**Abstract**: As quantum devices become more complex and the requirements on these devices become more demanding, it is crucial to be able to verify the performance of such devices in a scalable and reliable fashion. A cornerstone task in this challenge is quantifying how close an experimentally prepared quantum state is to the desired one. Here we present a method to construct an estimator for the quantum state fidelity that is compatible with any measurement protocol. Our method provides a confidence interval on this estimator that is guaranteed to be nearly minimax optimal for the specified measurement protocol. For a well-chosen measurement scheme, our method is competitive in the number of measurement outcomes required for estimation. We demonstrate our method using simulations and experimental data from a trapped-ion quantum computer and compare the results to state-of-the-art techniques. Our method can be easily extended to estimate the expectation value of any observable, such as entanglement witnesses.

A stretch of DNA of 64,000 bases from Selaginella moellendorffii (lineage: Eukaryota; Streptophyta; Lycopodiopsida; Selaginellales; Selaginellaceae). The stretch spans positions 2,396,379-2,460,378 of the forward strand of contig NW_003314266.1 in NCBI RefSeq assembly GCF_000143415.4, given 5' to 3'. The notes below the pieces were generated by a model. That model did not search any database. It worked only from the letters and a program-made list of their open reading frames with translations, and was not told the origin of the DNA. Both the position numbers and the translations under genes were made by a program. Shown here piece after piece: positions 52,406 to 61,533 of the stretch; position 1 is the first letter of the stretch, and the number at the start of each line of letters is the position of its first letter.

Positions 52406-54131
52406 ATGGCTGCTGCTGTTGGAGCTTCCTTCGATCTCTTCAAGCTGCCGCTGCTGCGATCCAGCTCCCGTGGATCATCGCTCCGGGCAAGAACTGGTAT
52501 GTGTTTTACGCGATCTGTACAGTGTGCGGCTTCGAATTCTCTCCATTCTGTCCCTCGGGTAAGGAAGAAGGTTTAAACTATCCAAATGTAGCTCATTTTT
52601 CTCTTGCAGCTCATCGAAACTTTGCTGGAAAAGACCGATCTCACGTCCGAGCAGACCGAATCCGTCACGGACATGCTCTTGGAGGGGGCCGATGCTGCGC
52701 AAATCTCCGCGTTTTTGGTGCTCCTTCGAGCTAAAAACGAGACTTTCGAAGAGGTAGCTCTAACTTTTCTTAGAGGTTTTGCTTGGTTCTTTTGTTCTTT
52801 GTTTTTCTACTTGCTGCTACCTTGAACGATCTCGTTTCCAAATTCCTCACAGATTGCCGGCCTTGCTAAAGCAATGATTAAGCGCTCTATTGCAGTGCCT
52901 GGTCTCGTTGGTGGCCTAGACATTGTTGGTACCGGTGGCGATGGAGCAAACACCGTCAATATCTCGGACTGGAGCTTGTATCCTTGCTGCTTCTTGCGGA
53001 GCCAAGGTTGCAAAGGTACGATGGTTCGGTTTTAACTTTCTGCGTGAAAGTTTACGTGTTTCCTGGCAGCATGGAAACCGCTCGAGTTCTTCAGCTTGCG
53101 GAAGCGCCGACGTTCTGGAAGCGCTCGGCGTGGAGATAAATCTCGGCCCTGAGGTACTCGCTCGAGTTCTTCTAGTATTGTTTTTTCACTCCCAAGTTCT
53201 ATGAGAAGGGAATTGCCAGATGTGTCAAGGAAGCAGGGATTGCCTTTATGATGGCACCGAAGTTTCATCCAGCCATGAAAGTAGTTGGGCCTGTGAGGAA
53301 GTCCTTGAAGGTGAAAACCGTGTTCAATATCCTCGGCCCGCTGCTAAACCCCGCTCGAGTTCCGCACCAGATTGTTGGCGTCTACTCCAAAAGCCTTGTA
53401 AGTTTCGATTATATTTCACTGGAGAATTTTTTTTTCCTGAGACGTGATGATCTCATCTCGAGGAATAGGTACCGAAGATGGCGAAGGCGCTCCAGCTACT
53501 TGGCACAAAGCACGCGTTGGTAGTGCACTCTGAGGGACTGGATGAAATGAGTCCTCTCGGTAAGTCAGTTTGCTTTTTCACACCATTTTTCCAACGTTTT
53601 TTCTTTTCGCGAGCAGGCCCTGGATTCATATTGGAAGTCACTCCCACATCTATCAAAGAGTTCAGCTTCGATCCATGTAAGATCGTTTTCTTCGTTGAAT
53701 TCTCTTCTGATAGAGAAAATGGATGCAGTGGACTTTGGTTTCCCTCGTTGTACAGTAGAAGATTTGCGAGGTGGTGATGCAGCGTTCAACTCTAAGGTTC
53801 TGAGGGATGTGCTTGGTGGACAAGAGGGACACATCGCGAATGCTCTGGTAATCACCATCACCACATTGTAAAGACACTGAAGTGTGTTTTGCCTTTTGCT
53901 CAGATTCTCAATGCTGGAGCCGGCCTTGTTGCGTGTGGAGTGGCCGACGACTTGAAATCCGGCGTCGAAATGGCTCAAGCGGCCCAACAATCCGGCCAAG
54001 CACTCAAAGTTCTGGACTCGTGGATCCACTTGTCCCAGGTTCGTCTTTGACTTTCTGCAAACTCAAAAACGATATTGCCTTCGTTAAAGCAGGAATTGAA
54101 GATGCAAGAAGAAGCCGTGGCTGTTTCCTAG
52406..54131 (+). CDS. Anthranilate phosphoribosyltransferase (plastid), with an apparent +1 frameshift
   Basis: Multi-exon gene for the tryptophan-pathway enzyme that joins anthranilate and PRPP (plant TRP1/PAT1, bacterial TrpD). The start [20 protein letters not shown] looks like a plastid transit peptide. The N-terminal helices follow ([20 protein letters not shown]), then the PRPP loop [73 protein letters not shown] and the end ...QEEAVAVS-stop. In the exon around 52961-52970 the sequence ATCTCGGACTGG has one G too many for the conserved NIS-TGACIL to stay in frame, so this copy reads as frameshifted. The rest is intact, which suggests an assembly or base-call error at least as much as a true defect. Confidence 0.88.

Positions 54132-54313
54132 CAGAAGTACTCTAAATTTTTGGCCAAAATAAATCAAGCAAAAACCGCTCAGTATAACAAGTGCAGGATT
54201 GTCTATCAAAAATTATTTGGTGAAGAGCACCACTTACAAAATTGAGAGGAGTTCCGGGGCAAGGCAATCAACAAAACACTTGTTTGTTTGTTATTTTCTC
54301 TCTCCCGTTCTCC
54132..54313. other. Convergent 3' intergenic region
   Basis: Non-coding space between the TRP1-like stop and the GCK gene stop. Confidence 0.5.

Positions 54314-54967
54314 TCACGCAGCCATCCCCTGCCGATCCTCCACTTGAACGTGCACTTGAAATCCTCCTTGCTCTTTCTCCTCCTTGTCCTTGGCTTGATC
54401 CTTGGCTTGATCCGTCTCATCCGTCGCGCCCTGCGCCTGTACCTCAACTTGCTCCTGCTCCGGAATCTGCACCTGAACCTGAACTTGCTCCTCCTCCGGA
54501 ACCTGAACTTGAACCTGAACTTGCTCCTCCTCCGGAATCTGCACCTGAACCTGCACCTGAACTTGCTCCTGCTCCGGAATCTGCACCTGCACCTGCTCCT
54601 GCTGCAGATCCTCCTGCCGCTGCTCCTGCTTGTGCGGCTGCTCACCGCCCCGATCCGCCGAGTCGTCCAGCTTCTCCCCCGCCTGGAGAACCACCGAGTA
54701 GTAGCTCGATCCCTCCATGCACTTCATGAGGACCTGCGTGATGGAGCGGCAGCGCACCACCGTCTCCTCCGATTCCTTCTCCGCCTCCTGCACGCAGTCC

## [J40] 2024 Theory of Versatile fidelity estimation with confidence

**Abstract**: Estimating the fidelity with a target state is important in quantum information tasks. Many fidelity estimation techniques present a suitable measurement scheme to perform the estimation. In contrast, we present techniques that allow the experimentalist to choose a convenient measurement setting. Our primary focus lies on a method that constructs an estimator with nearly minimax optimal confidence interval for any specified measurement setting. We demonstrate, through a combination of theoretical and numerical results, various desirable properties for the method -- robustness against experimental imperfections, competitive sample complexity, and accurate estimates in practice. We compare this method with Maximum Likelihood Estimation and the associated Profile Likelihood method, a Semi-Definite Programming based approach, as well as a popular direct fidelity estimation technique.